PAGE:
4 Replies to “First Cup of Coffee – August 5, 2019”

  1. Poor pack rat. Foiled again!

    I think you strike a good balance between spelling things out and leaving elements for readers to piece together for themselves. While I’m sure authors always think about things they wish they could improve with their own books, Talon of the Hawk is one of my favorite books ever. But you already know I think we will never have enough about Ursula and Harlan so I am totally biased.

    1. Heh, which is totally fair – and part of why I wouldn’t change it, even if I could 🙂 Thank you!!

  2. If it’s any comfort, I would have probably reacted the same way with disappointment at seeing who authored the book.

    I have mixed feelings about children of deceased authors continuing to produce content in existing series. Everyone brings their own agendas into the writing. The Berenstain Bears went more Christian after the son took over with titles like “The Berenstain Bears: God Loves You.”

    I may have read one Todd book and didn’t care for it enough to seek out more. I sometimes toy with the idea of reading the rest but I know it won’t be the same. And I’ve moved away from male authors in recent years in general.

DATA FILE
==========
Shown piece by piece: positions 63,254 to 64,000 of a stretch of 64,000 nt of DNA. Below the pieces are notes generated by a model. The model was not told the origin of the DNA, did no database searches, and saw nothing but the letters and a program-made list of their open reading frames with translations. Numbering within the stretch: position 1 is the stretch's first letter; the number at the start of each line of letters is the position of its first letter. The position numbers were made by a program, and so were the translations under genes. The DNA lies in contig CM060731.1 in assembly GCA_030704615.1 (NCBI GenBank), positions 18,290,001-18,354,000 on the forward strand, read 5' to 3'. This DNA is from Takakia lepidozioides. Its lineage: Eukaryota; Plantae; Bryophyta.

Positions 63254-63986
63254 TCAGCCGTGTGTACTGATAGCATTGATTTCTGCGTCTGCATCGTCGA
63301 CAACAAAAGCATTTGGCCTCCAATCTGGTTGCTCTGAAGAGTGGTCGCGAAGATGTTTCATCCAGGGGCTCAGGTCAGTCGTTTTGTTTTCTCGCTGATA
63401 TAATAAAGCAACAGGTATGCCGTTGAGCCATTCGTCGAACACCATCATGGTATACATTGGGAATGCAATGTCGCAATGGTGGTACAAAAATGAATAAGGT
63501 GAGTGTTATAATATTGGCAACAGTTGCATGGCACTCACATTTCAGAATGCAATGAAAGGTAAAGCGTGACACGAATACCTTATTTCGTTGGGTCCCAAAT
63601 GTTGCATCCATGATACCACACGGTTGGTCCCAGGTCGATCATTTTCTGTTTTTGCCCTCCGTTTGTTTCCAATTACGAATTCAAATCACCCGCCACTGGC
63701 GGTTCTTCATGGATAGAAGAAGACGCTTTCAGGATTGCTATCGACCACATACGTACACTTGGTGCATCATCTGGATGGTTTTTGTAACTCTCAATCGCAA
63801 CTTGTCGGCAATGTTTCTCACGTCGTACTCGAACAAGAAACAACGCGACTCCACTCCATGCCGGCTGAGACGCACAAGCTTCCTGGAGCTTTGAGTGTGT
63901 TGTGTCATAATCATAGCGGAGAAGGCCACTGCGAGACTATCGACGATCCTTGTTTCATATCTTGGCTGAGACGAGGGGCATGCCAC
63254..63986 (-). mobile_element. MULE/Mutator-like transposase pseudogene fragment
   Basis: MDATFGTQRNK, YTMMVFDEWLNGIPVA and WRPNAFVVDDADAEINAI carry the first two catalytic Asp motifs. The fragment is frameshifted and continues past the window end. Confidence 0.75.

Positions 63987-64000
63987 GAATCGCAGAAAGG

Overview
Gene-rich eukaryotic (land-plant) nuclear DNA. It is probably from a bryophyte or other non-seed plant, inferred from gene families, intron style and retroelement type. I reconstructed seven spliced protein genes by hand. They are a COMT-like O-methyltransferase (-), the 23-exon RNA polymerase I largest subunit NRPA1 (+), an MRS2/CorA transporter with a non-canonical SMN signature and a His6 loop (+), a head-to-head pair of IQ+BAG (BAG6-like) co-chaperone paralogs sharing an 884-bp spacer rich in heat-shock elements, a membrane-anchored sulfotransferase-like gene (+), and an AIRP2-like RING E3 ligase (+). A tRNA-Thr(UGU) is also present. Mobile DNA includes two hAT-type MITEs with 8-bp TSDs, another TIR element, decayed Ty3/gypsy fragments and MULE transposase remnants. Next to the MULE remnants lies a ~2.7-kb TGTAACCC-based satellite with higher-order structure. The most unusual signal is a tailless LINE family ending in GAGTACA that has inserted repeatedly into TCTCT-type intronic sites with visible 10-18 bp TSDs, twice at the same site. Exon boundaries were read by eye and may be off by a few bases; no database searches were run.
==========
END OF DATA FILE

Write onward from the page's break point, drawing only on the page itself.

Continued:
To be so defensive is interesting. Did he think he would be regarded as good as him mother in her literary playground? You risk being compared even more so than if you had just written your own stuff. You’re setting yourself up to get hurt but maybe he felt he couldn’t make it as a writer without piggy-backing on his mother’s success.

    Bringing in Sanderson to wrap up Jordan’s Wheel of Time made sense because the finish line was in sight and his widow had notes. Sanderson has his own series to occupy him.

    1. Yeah – I stand by my disappointment, though I wouldn’t have said as much to his face, had I realized. His defensiveness though… Yeah. Why keep writing in your mother’s world? A few folks have told me that his own stuff is really quite good. Not that I’m motivated to check it out now. It would be terribly difficult, I think, to feel all your success depends on piggybacking on someone else. Still, I respect creatives like Nicolas Cage who deliberately changed their names (in his case, from Nicolas Coppola) to avoid coat-tailing family members. I dunno. I haven’t had to face that choice, so hard to say what I would do – but I think writing your own thing is best.

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